The Chicago Teachers' Union has proposed what it calls a "recovery package," which it says could raise about $502 million for the financially-beleaguered school district.
Coordinated teacher sickouts had closed 94 of the district's 97 schools Monday and Tuesday, leaving tens of thousands of students out of class.
Gregory Thornton, who came to Baltimore City schools from Milwaukee in 2014, had a rocky tenure. His replacement, Sonja Santelises, previously served for three years as Baltimore's chief academic officer.
Reports indicate that some Chicago teachers are concerned that a strike before the end of the school year could jeopardize their last paycheck before the summer and their health insurance.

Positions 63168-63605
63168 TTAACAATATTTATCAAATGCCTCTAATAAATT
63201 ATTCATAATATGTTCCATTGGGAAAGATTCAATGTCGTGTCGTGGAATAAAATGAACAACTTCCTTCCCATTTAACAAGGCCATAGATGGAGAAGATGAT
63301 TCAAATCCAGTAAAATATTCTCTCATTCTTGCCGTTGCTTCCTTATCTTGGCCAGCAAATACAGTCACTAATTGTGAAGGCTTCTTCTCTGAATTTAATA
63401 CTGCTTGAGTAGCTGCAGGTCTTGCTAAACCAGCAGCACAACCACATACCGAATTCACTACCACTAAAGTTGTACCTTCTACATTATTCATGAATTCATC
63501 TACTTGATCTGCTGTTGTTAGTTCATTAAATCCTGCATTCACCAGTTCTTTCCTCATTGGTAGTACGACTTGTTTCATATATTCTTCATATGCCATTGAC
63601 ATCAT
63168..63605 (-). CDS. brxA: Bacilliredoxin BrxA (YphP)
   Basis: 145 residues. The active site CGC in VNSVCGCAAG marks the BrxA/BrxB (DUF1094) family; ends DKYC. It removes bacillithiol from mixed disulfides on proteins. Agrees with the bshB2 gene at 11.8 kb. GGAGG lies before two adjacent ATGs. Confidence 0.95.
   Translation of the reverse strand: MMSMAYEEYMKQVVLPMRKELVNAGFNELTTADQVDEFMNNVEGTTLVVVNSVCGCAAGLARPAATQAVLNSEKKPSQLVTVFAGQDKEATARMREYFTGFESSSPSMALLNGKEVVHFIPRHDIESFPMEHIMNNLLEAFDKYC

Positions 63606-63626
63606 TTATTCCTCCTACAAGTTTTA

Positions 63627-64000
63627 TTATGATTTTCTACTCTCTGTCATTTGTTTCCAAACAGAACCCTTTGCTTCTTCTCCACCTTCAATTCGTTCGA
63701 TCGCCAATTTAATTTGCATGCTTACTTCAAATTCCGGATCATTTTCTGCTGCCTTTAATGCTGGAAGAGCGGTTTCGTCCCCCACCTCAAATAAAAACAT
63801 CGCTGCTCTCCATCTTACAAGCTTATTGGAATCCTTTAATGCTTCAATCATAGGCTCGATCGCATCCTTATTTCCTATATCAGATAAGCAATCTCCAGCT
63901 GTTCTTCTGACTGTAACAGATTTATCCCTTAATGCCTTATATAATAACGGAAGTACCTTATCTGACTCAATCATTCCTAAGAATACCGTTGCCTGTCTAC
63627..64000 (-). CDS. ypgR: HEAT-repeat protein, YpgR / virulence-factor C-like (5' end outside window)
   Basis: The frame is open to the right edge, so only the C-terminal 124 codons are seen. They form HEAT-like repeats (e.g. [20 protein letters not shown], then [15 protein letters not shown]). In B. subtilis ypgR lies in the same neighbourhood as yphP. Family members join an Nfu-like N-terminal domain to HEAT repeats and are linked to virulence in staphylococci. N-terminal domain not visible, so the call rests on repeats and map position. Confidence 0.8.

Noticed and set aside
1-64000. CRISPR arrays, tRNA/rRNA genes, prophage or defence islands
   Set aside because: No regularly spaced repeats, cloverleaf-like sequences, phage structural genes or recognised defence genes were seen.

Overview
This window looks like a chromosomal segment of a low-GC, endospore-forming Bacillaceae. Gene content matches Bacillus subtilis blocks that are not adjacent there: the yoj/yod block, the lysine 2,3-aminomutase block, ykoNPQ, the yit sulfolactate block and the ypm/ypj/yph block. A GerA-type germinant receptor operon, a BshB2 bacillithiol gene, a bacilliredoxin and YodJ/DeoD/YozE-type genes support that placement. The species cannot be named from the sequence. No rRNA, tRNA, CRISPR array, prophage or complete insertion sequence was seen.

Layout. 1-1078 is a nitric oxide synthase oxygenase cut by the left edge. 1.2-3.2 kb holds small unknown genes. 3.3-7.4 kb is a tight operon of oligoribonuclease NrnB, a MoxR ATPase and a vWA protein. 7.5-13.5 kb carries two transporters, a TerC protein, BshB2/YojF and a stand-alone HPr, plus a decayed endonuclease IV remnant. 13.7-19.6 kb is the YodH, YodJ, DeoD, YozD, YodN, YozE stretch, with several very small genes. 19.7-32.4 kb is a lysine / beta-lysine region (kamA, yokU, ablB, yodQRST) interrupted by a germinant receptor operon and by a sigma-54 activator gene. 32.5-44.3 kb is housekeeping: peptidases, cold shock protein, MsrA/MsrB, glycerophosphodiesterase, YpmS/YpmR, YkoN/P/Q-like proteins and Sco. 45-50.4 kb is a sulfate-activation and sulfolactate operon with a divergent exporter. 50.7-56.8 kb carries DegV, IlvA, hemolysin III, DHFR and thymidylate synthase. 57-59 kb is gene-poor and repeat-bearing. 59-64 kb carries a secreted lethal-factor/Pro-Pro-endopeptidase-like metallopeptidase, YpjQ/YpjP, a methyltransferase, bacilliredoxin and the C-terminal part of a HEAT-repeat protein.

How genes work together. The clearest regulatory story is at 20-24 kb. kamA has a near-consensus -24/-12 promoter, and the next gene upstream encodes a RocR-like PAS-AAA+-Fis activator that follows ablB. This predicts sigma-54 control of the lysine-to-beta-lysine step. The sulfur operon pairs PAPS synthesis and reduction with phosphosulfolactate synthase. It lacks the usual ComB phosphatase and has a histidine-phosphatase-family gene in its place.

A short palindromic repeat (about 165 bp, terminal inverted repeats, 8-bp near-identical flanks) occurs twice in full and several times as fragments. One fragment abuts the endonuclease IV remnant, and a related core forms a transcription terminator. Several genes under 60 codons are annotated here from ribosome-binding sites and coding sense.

The union protests comes at a time when state lawmakers are weighing a $715 million aid package to save the district from financial collapse.
Gov. Chris Christie has asked the state legislature for $10 million to cover the cost of testing water in schools for lead, beginning next school year.
The protest comes in response to an announcement that the district will run out of money at the end of June and may not be able to pay teachers for work they've already done.
A new initiative by the AASA, the School Superintendents Association, will include an array of efforts to increase the number of women who are school superintendents and support them once they are in the top jobs.
Months after the water crisis emerged, the 5,500-student district is still supplying students and staff members with bottled water in an effort to reduce their exposure.
Police allege that an adult education teacher took the GED exam for Knox County School Board Chairman Dexter Smith, who was taking the exam to settle questions about his education qualifications.